the preacher, -"let him not glean in arother field, neither go from hence.” Objectors to the evangelical doctrines of the gospel, and strangers to its pure consolations, contend zeálonsly for the regular aitendance of every one to their pariskchurch; and, in those days, when Hooker.defended eccicsiasa tical polity, and Herbert praised church privileges, the ear's of divine truth were scattered from the pulpit as uncorrupi. ediy, and as consistently, as they are planted in the Aiticles and Litorgy. In the present day, when knowledge is encreased, let it only be duly remarked, that Scripture and the Liturgy guard the path which is described by the preacher. lo vain would the gleaner stoop for grain if he did not discern the wheat from the chaft: - in vain would he seek to thresh out his corn, were he to beat empty husks. Let the spiri! gleaner be duly enriched with scriptural knowledge, and he will be as accurate as Ruth, in the choice of the field of Boaz; nor will he then be confined by party-prejudices 10 glear in an unfruitful soil; but as faithfully and zealously its Ruth cleaved to her beloved Naomi, so will he cleave to the pure ministry of the gospel, evidencing by bis attachment 10 the truth, that, by whatever distinction called, the people of Christ“ shall be his people, and their God his God."
In the privileges of the church also may the soul securely glean; and here indeed he inay be said to glean amongst the sheaves. At the sacrament of baptisin lie is permined to enter into the Lord's enclosure, the church; and at the Lord's Table to ratity and confirm his sacred engagements,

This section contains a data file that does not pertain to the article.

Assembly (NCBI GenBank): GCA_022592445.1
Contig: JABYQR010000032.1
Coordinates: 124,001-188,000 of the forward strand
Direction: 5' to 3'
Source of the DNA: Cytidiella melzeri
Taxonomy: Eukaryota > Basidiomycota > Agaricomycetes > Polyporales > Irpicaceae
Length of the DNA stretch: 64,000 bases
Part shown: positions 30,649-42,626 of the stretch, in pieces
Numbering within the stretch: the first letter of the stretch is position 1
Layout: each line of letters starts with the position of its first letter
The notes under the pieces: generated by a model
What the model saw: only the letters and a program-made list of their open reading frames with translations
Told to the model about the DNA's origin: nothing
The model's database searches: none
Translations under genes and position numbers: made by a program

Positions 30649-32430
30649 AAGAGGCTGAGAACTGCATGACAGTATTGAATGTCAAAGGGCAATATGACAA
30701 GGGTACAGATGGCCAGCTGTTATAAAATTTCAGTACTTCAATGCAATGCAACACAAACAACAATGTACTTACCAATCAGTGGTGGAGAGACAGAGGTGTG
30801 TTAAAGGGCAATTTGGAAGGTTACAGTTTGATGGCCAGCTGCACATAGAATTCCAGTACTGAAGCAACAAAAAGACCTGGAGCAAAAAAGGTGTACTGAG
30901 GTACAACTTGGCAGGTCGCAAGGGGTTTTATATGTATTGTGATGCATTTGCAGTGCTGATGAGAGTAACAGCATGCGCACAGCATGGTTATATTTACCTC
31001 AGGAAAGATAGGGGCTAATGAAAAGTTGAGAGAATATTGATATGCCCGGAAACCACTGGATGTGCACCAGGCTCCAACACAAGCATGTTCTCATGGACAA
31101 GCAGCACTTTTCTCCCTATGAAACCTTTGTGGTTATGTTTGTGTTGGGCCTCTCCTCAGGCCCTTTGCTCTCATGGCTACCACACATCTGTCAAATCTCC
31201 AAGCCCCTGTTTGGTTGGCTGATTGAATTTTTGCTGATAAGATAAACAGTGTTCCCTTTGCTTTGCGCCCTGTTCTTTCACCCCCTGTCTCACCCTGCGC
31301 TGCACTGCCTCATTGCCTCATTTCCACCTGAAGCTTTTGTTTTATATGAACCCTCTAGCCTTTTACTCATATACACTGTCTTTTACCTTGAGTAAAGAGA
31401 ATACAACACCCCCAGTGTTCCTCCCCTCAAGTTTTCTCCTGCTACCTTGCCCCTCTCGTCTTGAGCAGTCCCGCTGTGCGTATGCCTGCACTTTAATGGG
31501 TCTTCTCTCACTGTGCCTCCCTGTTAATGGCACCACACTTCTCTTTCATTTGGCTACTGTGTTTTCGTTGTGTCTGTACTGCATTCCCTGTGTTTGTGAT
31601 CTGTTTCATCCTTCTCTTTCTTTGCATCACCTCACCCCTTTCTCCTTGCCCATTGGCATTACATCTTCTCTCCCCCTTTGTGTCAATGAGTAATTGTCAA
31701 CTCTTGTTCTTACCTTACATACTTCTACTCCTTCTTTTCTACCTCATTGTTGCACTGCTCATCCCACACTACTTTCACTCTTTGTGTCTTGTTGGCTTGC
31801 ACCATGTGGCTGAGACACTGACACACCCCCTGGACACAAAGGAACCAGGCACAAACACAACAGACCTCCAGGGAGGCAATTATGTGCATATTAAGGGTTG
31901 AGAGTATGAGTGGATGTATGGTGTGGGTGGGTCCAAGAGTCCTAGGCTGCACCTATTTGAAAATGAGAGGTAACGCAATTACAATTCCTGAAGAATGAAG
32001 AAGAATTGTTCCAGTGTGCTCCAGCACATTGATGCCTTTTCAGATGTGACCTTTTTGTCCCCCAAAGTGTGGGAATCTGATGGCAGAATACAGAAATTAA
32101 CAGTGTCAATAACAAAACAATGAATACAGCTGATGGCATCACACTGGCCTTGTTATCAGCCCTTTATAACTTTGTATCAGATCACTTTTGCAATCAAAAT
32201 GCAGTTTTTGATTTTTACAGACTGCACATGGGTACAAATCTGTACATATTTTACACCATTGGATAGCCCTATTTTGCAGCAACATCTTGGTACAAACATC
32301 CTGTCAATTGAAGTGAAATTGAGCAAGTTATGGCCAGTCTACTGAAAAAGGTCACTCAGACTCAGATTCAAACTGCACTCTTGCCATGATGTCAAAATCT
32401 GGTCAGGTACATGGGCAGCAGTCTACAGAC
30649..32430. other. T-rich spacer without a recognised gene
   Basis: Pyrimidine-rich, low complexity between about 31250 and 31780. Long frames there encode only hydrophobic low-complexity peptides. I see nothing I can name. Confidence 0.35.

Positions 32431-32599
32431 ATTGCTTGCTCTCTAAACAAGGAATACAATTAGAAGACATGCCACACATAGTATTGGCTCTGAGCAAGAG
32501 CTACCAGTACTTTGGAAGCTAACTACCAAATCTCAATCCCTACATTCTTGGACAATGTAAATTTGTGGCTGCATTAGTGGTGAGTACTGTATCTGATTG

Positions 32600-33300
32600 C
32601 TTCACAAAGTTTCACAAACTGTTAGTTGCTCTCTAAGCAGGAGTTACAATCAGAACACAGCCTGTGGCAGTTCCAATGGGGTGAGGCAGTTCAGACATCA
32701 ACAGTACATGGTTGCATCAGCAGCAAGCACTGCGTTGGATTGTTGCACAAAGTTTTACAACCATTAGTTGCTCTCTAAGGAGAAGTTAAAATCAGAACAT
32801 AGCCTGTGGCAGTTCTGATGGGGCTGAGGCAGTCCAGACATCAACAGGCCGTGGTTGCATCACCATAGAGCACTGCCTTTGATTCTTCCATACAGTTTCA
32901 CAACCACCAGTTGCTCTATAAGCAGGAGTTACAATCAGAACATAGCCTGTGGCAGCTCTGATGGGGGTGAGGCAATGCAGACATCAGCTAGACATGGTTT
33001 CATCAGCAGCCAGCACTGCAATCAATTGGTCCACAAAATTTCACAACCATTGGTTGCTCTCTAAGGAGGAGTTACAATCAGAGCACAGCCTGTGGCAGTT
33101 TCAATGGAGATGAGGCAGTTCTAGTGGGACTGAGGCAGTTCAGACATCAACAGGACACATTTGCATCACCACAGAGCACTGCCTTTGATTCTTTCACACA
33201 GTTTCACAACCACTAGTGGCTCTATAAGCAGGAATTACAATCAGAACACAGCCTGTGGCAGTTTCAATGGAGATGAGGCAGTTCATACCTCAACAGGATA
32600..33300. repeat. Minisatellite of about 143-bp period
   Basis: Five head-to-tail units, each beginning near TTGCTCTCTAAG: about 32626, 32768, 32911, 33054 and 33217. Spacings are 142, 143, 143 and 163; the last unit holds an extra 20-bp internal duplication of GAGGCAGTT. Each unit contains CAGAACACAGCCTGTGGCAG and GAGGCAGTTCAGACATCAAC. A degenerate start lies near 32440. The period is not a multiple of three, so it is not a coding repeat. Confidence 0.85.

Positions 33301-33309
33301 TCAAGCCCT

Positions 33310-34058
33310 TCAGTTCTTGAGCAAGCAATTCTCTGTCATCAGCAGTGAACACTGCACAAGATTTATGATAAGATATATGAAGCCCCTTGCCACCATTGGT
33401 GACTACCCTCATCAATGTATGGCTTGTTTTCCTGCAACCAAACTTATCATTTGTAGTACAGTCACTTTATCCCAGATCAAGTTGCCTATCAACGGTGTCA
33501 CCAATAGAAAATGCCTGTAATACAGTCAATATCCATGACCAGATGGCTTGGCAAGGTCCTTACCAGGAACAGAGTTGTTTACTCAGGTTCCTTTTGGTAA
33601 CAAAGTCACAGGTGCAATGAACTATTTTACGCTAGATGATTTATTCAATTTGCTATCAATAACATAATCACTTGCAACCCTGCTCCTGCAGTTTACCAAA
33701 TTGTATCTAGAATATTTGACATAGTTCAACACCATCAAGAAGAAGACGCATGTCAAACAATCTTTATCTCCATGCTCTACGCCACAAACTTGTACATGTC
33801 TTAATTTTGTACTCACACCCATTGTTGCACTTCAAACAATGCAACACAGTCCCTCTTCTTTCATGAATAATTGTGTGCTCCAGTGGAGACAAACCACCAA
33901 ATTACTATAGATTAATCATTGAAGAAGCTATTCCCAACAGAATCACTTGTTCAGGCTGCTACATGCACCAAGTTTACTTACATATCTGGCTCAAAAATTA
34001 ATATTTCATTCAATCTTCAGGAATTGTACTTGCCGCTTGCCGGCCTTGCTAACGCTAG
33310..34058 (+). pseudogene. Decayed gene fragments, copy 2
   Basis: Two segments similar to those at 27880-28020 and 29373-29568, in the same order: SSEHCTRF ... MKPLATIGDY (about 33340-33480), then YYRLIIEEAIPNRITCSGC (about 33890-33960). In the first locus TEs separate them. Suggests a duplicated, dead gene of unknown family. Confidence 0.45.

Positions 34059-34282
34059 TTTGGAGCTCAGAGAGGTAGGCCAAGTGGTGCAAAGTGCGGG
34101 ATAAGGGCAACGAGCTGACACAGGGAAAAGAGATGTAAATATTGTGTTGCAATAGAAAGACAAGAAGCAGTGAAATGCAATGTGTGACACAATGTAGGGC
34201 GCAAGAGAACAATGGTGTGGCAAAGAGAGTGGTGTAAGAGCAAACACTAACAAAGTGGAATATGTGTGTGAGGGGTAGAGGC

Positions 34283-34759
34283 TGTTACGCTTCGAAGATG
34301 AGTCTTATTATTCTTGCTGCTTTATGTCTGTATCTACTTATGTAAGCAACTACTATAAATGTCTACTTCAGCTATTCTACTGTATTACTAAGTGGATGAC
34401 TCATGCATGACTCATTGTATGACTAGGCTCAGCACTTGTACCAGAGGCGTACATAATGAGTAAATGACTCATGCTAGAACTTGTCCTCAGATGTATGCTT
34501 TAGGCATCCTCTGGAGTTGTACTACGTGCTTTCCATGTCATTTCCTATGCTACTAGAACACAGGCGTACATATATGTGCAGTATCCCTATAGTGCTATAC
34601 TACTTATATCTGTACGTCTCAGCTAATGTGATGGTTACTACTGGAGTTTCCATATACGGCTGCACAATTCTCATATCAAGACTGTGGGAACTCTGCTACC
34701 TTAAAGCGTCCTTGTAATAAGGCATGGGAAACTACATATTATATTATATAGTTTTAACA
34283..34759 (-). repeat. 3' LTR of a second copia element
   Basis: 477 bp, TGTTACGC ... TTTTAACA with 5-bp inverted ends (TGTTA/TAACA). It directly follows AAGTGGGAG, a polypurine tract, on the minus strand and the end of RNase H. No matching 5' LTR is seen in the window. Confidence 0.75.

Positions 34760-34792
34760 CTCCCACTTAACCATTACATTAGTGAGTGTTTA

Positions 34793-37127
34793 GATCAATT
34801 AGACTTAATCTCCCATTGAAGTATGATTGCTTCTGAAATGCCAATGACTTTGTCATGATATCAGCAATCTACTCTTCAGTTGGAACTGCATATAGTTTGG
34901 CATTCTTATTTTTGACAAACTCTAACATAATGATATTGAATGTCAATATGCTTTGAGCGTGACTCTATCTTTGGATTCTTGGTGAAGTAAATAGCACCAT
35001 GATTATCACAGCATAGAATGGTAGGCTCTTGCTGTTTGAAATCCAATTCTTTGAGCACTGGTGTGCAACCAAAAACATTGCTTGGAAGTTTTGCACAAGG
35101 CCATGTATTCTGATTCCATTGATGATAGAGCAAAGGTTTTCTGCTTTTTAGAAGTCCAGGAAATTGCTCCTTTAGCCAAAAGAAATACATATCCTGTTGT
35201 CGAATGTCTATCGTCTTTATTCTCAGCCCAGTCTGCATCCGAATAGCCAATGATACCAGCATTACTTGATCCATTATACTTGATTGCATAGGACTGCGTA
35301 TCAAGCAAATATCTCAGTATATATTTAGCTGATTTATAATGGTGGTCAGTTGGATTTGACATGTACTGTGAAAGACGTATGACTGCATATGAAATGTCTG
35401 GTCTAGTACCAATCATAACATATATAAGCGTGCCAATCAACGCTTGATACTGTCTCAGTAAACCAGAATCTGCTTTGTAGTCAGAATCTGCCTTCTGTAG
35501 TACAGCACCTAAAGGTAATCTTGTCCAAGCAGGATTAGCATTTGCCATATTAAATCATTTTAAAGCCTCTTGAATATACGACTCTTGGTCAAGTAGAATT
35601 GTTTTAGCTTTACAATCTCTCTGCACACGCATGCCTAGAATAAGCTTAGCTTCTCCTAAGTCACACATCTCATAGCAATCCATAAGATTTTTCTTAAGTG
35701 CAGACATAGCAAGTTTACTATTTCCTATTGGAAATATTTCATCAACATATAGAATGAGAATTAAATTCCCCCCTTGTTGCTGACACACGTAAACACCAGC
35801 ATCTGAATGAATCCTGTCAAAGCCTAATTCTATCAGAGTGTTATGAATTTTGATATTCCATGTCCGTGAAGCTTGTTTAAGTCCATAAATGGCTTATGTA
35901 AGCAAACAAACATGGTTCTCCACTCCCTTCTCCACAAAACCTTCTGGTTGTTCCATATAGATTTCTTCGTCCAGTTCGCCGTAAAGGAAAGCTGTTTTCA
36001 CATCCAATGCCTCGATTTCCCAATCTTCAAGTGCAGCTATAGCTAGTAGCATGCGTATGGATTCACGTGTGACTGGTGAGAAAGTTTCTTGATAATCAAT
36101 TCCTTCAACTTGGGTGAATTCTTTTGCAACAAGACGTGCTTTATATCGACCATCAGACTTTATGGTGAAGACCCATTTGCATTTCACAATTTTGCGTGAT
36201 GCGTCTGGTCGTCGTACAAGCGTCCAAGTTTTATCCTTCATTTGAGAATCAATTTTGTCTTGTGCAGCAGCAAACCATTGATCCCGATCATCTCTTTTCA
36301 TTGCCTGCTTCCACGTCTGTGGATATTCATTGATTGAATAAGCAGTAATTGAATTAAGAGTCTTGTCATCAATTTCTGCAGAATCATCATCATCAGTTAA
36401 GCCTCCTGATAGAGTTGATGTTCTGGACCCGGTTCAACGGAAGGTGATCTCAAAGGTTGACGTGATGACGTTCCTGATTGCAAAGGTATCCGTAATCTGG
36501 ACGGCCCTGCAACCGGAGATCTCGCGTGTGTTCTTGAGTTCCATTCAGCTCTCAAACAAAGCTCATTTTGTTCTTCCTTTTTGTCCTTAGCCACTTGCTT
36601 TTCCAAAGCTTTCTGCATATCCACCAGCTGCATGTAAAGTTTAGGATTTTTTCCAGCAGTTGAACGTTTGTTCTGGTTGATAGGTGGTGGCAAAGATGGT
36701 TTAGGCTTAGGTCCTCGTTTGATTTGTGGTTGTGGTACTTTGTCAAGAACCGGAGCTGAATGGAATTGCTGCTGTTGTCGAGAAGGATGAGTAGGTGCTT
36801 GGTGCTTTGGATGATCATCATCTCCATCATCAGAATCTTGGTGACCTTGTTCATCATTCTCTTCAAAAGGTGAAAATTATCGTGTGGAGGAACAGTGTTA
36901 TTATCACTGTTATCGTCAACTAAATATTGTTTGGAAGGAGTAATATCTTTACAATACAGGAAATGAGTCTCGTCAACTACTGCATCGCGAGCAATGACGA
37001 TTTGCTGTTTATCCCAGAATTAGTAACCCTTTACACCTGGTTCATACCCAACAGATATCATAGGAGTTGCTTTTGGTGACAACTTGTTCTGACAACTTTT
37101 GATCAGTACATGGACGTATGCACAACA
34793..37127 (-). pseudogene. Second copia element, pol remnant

ilere he openly professes and openly joins the chosen gleaners in the Lord's harvest-field; and if Boaz could distinguish the industrious hand of Ruth, and command his young men to let tall some handfuls on purpose for her, may we not presume to hope, that the great Masier of the feast will condescend 10 own his waiting people with those sweet and encouraging words, ". The Lord recompence thy labours, and a full reward be given thee of the Lord God of Israel, under whose wings thou art come to trust."
The ordinary duties of life are a third enclosure; where the devout gleaner may“ find food enough, and to spare.” Many professors of religion run with avidiiy to hear the gospel, and talk loudly to detine the subtleties of doctrine. Whilst practice languisbes, families are neglected; and the domestic scene, where religion should be always in fuit exercise, is rendered cheerless and solitary :-others, learning the rudiments of the doctrines of faith, become idie in prosecuting the daily duties assigned them by Providence; not remembering that the same voice which uttered,“ Be carelul for nothing," also said, “ in the sweat of thy brow shalt thou eat bread